“Dedicated lanes for pedestrians and cyclists show respect for human dignity, for everybody, not just for those who have cars who normally think they are the important ones.” – Enrique Peñalosa
It looks like Oslo will win the race to be the world’s first “car free” capital city. Officials in the Norwegian capital announced plans earlier this week to permanently ban cars from the city center by 2019. The move is being driven by a desire to slash greenhouse gas emissions to 50% of the 1990 benchmark.Oslo is one of many global cities moving towards limiting automobiles in the center city. Some smaller European cities such as Dubrovnik (Croatia). Malmö (Sweden) and Zurich (Switzerland) already have. Others, such as Paris, are experimenting with car free days as a way of testing the political winds. Even in the United States, the popularity of open streets events suggest that it may be time for some cities to consider similar restrictions. Oslo’s move is largely symbolic. The area affected is home to only 1,000 residents in a city of over 600,000. Even so, much of the city’s retail shopping is concentrated here, and thousands more people pour into the district each day…most by transit, bicycle and on foot. Banning cars will codify what is largely already occurring, to a degree, and offer a higher level of safety to both cyclists and pedestrians. More importantly, it sends a message of encouragement to other cities that might be interested in implementing their own car-free plans.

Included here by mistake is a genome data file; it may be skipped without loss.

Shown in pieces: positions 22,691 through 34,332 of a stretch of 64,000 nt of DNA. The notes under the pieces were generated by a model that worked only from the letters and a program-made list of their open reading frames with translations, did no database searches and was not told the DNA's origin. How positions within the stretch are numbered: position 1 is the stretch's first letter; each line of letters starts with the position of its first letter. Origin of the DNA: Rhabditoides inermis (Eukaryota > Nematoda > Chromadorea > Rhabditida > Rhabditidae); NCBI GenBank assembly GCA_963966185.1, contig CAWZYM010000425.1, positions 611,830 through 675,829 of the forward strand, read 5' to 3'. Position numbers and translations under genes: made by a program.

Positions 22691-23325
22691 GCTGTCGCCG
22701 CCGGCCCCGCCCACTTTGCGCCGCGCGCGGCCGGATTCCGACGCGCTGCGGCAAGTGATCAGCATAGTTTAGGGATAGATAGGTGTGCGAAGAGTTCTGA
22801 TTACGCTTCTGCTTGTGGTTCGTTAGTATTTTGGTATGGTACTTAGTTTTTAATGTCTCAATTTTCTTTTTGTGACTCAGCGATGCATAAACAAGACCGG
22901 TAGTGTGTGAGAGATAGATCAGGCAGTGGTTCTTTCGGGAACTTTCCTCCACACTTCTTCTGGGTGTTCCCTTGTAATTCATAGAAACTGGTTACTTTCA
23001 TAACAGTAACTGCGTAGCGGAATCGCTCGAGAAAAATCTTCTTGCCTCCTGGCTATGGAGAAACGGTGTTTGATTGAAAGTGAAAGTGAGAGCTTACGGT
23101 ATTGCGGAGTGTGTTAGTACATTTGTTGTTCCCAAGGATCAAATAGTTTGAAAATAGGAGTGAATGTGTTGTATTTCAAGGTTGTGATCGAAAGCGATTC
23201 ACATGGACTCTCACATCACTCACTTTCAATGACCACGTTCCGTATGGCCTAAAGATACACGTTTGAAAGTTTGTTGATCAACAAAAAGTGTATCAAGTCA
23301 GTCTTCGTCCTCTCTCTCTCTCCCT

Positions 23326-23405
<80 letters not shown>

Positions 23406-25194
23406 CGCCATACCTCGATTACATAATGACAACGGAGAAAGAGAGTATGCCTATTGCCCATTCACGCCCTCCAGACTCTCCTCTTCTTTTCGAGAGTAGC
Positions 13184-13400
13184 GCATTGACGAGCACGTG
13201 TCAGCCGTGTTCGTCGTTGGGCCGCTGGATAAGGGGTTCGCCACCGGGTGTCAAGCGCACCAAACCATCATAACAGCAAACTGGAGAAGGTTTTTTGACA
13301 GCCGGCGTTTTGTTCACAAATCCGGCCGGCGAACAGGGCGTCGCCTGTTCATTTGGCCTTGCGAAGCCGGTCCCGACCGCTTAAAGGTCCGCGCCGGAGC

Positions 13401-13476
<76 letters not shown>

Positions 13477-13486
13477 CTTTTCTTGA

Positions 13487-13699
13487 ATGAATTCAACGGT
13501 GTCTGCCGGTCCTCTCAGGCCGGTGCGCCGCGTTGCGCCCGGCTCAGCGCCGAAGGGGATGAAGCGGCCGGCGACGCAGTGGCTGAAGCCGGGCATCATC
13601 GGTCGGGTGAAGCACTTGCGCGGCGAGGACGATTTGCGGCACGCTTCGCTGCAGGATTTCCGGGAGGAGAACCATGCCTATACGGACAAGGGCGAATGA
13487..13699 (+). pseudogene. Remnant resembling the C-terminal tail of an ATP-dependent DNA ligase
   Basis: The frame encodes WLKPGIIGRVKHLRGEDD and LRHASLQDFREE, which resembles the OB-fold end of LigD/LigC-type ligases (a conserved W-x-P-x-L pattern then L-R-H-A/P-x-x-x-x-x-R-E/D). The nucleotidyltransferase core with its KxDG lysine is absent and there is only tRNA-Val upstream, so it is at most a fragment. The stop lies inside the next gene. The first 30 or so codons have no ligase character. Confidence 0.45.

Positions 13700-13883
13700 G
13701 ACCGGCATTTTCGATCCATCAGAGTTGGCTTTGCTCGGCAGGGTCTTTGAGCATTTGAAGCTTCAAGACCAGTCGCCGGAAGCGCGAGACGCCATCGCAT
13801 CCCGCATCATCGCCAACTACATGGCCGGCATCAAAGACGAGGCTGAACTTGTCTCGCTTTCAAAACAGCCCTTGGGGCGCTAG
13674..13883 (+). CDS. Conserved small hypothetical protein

To help citizens adjust, Oslo officials plan to make additional investments in protected bike lanes and transit and offer financial incentives towards the purchase of eBikes.